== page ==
Sunday, July 3, 2016

Beauty Will Save the World

Aquatic Flowers
When Dostoyevsky wrote “Beauty will save the world” he certainly was not talking about technologies that use living plants to clean up soil, air, and water contaminated with hazardous chemicals. Yet this is exactly how Israeli company Ayala Water & Ecology Ltd is bringing his words to life.

The growing problems around the world of massive water consumption and pollution, destruction of aquifers, extensive pavement hinder nature’s ability to preserve and protect itself.

Ayala pursues one simple goal: use natural energy-free tools to restore balance to the environment. This goal led to the development of the Natural Biological System™ (NBS), a sustainable natural technology for treating sewage and waste streams, rehabilitating affected water bodies and rebalancing watersheds.

The concept of NBS is based on the following guiding principles:
  • Every design is preceded by a thorough survey, learning the site’s unique conditions, generating a holistic understanding and approach to the problems.
  • The system is designed to function without mechanical or human intervention to the greatest extent possible. As a result, the systems' maintenance costs are very low.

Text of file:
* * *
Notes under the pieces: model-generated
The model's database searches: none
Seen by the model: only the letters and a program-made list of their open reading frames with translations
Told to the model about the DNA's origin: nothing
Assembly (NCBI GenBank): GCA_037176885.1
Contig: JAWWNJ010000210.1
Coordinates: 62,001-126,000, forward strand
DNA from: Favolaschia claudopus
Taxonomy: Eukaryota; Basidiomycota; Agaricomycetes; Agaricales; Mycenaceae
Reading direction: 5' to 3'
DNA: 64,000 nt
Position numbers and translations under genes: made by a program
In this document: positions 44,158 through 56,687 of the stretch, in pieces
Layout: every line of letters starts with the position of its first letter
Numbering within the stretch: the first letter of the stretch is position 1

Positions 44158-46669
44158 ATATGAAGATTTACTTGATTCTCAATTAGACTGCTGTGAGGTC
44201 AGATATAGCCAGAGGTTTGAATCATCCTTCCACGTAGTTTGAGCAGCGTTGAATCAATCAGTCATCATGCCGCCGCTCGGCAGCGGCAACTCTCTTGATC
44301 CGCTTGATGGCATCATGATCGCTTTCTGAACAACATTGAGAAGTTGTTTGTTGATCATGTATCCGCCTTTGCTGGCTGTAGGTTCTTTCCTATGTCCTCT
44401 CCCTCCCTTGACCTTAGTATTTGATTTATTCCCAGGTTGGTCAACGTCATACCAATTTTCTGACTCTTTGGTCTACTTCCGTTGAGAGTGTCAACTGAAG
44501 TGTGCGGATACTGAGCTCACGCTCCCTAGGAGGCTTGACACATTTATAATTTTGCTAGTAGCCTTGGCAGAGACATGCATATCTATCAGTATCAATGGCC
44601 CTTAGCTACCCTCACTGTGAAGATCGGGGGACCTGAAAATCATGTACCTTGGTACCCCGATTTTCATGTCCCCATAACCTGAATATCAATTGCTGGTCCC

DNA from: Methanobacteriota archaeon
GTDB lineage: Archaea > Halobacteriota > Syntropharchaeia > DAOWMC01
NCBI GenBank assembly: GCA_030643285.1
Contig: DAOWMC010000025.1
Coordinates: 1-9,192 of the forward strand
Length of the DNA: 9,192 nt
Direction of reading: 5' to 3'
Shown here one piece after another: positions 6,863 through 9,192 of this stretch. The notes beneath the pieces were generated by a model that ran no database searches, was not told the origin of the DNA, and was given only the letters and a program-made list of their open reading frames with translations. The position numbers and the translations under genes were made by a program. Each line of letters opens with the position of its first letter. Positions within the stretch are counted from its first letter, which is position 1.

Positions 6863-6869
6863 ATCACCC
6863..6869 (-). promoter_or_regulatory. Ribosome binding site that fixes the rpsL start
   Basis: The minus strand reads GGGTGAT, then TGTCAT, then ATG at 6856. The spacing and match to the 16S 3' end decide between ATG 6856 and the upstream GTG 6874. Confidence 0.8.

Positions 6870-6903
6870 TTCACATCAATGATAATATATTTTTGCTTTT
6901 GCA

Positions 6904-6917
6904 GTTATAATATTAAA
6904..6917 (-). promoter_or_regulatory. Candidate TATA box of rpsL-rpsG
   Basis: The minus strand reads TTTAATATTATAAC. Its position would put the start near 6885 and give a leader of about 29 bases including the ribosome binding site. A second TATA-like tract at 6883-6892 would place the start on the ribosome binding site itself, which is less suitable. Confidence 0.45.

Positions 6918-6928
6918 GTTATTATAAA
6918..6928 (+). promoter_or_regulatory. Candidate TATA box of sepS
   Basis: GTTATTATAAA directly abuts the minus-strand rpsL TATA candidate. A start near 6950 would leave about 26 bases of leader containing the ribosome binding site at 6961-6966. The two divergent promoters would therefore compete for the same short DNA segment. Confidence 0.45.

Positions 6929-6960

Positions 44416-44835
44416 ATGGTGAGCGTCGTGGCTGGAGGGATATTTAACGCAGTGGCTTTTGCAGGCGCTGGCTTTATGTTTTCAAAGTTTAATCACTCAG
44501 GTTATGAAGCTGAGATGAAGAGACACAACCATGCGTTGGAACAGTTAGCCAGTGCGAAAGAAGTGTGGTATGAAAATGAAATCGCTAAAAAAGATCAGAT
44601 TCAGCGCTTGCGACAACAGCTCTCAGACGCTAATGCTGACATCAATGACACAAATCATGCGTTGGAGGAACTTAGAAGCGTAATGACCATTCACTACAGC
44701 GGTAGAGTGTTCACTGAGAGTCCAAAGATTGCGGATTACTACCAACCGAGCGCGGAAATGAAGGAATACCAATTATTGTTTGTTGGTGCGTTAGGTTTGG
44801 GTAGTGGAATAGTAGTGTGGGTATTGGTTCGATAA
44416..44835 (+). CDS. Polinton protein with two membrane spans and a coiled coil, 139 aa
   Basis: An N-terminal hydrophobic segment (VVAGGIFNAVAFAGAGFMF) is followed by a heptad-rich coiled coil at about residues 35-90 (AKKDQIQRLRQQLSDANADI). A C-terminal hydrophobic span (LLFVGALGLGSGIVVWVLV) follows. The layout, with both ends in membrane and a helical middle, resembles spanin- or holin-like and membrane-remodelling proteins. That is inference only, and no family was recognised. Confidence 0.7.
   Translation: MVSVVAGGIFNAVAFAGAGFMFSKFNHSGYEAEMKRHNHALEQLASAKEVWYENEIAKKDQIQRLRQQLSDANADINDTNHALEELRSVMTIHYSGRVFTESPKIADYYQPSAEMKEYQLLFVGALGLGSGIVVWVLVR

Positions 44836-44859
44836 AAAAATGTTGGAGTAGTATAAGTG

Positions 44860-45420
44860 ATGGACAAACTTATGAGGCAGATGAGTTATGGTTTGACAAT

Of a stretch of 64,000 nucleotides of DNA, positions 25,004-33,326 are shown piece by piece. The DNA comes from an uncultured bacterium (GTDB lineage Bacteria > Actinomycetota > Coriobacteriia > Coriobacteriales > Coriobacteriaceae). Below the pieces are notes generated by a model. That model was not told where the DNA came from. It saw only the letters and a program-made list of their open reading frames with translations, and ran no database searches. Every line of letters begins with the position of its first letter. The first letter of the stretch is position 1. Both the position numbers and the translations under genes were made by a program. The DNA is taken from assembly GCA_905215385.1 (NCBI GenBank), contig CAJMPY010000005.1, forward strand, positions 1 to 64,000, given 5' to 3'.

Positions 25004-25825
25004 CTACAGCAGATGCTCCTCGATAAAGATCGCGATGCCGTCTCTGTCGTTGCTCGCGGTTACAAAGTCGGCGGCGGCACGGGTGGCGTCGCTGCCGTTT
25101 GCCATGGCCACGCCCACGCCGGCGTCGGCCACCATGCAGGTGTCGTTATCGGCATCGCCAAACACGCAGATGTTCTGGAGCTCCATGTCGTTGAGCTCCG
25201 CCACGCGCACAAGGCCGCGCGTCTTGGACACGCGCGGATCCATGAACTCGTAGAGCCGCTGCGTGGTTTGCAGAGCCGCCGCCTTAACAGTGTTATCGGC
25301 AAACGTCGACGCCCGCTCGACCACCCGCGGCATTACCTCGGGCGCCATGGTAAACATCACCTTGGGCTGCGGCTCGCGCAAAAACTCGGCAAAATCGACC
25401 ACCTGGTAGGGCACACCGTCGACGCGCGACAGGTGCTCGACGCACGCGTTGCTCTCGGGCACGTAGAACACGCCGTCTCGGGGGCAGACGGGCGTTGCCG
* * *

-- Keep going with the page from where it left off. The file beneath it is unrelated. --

• Purification systems are designed to treat a whole range of contaminants simultaneously and to act as a powerful buffer, absorbing high fluctuations in sewage quality.
  • Sewage and soil are treated as close to their source as possible, with minimal use of pipe systems and pumps.
  • Local labor is used for system development and maintenance.
  • Local components such as plants and aggregates are used as much as possible.
  • The system is integrated into the landscape design, creating a powerful natural "green lung" that creates no nuisance and becomes a natural habitat called "Active landscape".
  • All of the on-site water resources (run-off, rainfall, marginal and waste streams) are included in the holistic design, dramatically expanding treatment and onsite reuse options.
This solution is a breakthrough for development in cities, significantly reducing the operating costs and budget associated with both the water and energy sectors. Cities benefiting from this approach are found in France, India, Israel, Mexico and Greece. All of the systems are designed to stand well within regulatory demands, and do so at a fraction of the operating costs and maintenance of conventional technologies.

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